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Alfonso Ribeiro Doesn’t Remember ‘Fresh Prince’ As The Popular Hit Series Most 90s Kids Do

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If I asked you to do the Carlton dance right here, right now, you could probably do that no sweat, right? Same. Which is why I was so surprised when talking to Alfonso Ribeiro (Carlton IRL) when he said that in the '90s The Fresh Prince of Bel Air was never the ratings powerhouse I somehow believed it to be. Yet in the years following, syndication has helped cement the show as one of the most iconic of the decade. Meanwhile Ribeiro, decades after shimmying into fans' hearts in a sweater vest, has never actually left the silver screen for long — and I'm not just talking about Fresh Prince reruns.

Maybe you watched him waltz his way to the Mirror Ball trophy on Dancing With the Stars Season 19. Maybe you watched his game show, Catch 21. Or maybe you watch the national treasure that is America's Funniest Home Videos and know that Ribeiro has been the host for the past few years. (And if you tell me you don't like watching hilarious home videos, well, I feel like you're probably lying about that). The point is it's been a long time since Fresh Prince and Ribeiro has stuck around. (Minus the Carlton sweater, unfortunately.)

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It might just be the nostalgia talking, but I think that Fresh Prince was ~clearly~ one of the best shows of the '90s. But when I ask Ribeiro if he felt the same way at the time, he responds with a laugh that it's impossible for anyone to predict the future. He's not wrong. "No one’s ever gonna be like, 'We’re doing this show and it’s gonna be one of the greatest shows in history,'" he says. "People would call you an egotistical maniac if that was ever the case, right?" I mean, I wouldn't go that far, but I guess I understand what he's getting at. That said, he does agree that, at the time, everyone felt inspired and "incredibly creative" with what they were doing.

Ribeiro also points out that a lot of the success of the show came about later than one might think. "I think that most people don't really realize that the best week Fresh Prince of Bel Air ever had in its original run was 14th place in the ratings." I, in fact, did not realize this, considering if I were to shout "West Philadelphia, born and raised..." a dozen or so strangers could recite back to me, "On the playground was where I spent most of my days!" Of course, if you know anything about Ribeiro's career these days, you'll know that he's also associated with a few other programs just as iconic, starting with his Season 19 win of Dancing With the Stars — wherein he reprised his famous arms-up shimmy to general delight.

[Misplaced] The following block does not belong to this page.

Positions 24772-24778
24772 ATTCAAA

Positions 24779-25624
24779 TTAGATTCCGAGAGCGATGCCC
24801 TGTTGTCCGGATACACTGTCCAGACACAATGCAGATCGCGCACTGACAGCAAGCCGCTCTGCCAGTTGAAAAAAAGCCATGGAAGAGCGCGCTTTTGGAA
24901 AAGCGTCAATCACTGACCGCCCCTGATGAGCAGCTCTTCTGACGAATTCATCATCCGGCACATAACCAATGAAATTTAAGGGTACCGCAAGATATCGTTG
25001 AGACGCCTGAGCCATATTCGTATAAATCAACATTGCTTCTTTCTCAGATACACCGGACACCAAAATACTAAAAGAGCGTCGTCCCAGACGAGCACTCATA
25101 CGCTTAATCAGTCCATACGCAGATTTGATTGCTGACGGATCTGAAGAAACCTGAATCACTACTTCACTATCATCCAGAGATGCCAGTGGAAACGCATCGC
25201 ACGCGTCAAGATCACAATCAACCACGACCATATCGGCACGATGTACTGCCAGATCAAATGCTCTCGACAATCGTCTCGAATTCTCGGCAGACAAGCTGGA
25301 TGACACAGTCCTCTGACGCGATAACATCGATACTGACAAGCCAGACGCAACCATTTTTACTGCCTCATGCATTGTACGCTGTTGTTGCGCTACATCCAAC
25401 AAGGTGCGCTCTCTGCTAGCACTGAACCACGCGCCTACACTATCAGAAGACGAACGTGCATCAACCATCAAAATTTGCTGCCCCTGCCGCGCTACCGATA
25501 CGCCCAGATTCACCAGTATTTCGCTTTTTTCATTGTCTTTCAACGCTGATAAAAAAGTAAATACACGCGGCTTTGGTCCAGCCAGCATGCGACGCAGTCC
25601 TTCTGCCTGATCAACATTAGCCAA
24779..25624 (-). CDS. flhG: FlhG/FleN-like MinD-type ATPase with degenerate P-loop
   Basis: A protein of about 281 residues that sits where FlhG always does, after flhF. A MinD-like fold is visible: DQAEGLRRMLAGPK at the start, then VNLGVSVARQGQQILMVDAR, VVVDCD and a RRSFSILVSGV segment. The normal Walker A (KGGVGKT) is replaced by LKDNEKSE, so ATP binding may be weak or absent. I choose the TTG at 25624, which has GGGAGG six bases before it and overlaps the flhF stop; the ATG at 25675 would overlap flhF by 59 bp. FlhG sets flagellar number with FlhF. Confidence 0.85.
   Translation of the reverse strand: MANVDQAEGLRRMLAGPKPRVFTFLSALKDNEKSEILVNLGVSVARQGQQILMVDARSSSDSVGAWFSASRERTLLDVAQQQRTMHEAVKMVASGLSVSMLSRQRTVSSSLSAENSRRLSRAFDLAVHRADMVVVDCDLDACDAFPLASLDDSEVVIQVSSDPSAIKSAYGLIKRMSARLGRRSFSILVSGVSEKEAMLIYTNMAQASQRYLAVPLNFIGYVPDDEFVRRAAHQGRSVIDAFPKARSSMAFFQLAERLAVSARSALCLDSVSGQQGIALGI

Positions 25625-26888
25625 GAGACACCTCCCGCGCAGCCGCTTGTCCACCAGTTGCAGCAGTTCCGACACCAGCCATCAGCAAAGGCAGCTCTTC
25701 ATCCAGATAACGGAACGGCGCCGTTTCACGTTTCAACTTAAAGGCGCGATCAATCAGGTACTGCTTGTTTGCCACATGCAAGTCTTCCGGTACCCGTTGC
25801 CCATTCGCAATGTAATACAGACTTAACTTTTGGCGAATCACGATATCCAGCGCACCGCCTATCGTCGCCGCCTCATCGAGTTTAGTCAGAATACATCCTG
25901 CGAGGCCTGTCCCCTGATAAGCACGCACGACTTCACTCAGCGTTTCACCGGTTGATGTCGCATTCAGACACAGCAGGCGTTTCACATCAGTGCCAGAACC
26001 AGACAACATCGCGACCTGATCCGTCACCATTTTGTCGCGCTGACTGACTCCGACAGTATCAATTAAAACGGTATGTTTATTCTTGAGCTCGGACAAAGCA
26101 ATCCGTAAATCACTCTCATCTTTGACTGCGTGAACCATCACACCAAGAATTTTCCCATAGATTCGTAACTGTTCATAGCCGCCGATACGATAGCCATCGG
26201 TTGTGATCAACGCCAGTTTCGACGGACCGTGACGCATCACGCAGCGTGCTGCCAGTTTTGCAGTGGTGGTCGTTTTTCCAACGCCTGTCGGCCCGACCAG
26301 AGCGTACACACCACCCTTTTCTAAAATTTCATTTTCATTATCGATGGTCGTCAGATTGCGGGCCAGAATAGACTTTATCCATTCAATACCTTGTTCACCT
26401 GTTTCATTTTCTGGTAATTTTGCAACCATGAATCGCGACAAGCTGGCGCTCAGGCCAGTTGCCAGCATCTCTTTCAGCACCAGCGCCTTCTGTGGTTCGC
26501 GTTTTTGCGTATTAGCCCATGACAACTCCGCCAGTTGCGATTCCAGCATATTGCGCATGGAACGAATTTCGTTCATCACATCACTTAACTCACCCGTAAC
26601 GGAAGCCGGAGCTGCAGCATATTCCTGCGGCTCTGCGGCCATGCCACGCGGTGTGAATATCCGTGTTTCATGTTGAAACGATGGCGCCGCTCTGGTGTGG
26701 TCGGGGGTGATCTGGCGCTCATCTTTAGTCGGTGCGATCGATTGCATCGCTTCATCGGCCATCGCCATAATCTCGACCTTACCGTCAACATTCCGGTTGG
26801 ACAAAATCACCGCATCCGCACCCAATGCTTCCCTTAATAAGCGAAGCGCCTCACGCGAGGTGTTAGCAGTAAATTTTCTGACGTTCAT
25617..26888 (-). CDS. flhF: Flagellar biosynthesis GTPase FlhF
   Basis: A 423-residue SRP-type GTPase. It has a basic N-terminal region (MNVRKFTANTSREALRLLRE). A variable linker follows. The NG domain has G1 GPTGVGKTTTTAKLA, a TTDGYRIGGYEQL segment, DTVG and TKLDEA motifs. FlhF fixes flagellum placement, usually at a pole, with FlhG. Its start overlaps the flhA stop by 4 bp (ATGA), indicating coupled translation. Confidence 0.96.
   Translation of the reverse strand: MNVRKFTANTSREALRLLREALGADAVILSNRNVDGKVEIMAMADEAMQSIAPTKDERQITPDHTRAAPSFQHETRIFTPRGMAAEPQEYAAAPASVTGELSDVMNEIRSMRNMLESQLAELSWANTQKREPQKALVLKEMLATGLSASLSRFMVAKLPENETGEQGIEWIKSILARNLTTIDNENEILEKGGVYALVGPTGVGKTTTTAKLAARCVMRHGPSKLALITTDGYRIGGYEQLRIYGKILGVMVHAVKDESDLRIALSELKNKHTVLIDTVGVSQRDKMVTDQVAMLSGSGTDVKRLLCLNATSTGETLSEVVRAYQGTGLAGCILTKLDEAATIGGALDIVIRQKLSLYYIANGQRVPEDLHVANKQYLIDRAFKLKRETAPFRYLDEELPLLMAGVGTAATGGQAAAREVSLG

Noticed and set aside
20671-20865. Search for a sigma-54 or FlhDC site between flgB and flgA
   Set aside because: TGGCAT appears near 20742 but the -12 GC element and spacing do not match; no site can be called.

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It turns out that being on DWTS was pretty magical for Ribeiro. Not only does he tell me he still hangs out with most of the dancers on the show (he refuses to name names), but it was pretty much directly responsible for getting him the hosting job on AFV. He breaks it down:

After I won Season 19 of Dancing With The Stars, ABC came to me and said, 'We’d love to sit down with you and talk to you about what you want to do.' And when I went into the meeting, there was a poster on the wall of Tom Bergeron for AFV, and they were like, 'What do you want to do?' And I was like, 'I want to do that.' And they were like, 'Well that’s perfect because that’s exactly what we want you to do.'

It was a match made in television heaven, and Ribeiro apparently couldn't be more jazzed about it. "I love what I'm doing," he says, continuing, "The idea that I get to go to work everyday and laugh everyday at work is special." He adds, cheekily, that not many people in today's society get the opportunity to even be happy, let alone love their jobs. He and I agree that we're very fortunate to have jobs that we love. He giggles at home movies all day, and I talk to my childhood heroes about their personal lives. Score!

Luckily for us all, at this point it's hard to miss Alfonso Ribeiro. If you haven't caught him hosting AFV, then there are always reruns of Fresh Prince.